An innovative “museum without walls” spanning 1,000 square kilometres across Tayside will be unveiled next month.
The Cateran Ecomuseum is a completely outdoor experience, using only the sky as a roof, and situated across the landscapes of east Perthshire and west Angus.
The new attraction is the first of its kind on mainland Scotland and one of only 300 around the world.
The museum will launch its No Boundaries programme with three specially commissioned temporary outdoor installations, all inspired by the area’s natural and cultural heritage.
A light installation, Poetry Becomes People, will see fragments of poetry by Blairgowrie’s Hamish Henderson, Ecomuseum poet in residence Jim Mackintosh and local young people projected onto the roof of the Glenshee Kirk and the house in front of the Kirk where Henderson lived.
A second light installation, The Carrying Stream, created by Dundee-based digital art studio Biome Collective, will be shown in Alyth, Blairgowrie and Glenshee.
The installation will feature sound recordings created through a series of walks in the landscape, fused with archival recordings of traditional song, poetry and spoken word.
On November 11 a giant jute portrait of Blairgowrie poet Hamish Henderson covering more than a hectare of the hillside at the Spittal of Glenshee on Bad an Loin will be unveiled.
Designed by Alyth-based artist Martin McGuinness and titled ‘Come aa ye at hame wi Freedom’ it has been inspired by portraits of Hamish by the Scottish realist painter Alexander Moffat.
Clare Cooper, co-founder of the Cateran Ecomuseum, said: “We’ve had enormous support from local people and organisations in bringing the Cateran Ecomuseum to life and in realising the No Boundaries launch programme.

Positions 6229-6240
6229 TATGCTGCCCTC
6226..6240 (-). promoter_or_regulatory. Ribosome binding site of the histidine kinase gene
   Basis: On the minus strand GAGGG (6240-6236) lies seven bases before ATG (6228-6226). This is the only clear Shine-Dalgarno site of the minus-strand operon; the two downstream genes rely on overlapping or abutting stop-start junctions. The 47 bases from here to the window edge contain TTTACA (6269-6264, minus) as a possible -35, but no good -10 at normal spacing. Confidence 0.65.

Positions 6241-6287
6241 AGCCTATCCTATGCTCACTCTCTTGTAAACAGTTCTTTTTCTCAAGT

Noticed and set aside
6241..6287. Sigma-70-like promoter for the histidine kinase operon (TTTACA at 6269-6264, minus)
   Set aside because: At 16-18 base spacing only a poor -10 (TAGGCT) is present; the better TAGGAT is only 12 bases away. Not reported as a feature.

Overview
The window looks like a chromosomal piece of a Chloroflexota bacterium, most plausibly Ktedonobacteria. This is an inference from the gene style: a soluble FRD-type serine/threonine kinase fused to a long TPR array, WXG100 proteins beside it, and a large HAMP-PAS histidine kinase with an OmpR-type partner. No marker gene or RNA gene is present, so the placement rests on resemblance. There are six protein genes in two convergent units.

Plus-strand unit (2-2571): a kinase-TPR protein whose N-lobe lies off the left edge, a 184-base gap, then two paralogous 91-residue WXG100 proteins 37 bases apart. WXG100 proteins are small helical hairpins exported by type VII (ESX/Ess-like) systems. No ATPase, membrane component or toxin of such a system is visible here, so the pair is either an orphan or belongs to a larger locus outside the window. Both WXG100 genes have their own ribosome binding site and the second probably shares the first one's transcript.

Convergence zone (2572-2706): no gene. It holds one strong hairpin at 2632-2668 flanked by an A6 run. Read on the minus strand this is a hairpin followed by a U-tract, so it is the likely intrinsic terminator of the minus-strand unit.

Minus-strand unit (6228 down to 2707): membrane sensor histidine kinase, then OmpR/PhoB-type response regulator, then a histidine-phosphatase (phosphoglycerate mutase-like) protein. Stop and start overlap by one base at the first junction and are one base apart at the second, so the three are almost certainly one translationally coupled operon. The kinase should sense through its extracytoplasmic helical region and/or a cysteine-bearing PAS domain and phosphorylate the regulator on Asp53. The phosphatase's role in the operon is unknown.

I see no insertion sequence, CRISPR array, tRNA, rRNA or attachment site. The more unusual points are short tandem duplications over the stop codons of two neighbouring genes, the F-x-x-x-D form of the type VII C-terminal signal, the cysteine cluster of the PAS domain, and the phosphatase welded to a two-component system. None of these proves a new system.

“We’re very grateful to everyone involved and can’t wait to see what will be an extraordinary and very powerful image of one of Scotland’s most important cultural figures.”
Pete Crane, head of visitor services for the Cairngorms National Park Authority, said: “The Cairngorms National Park Authority is very pleased to be working closely with the Cateran Ecomuseum as it launches its first phase.
“The Cairngorms is an inspiration to many and the cultural heritage of Glenshee is something we are keen to help promote and we are delighted to have been able to support this celebration of one of Scotland’s great cultural figures and his connections to the Glen.”
Originating in France in the 1970’s, Ecomuseums focus on the identity of a place with the term “éco” being a shortened form for “écologie”.
Still a relatively new concept, there are around 300 worldwide and only one other in Scotland, on Skye.
The Cateran Ecomuseum is situated on the 500-million-year-old Highland Boundary Fault – the geological feature that divides the Scottish Highlands from the Lowlands.
The museum’s boundaries stretches from Kirriemuir to Coupar Angus and includes Alyth, Blairgowrie and Rattray, Meigle and Mount Blair.
Visitors can tour the sprawling Ecomuseim site, which features ancient Pictish Stones and the famous Cateran Trail, through a series of itineraries that have been locally designed for walkers, cyclists and motorists.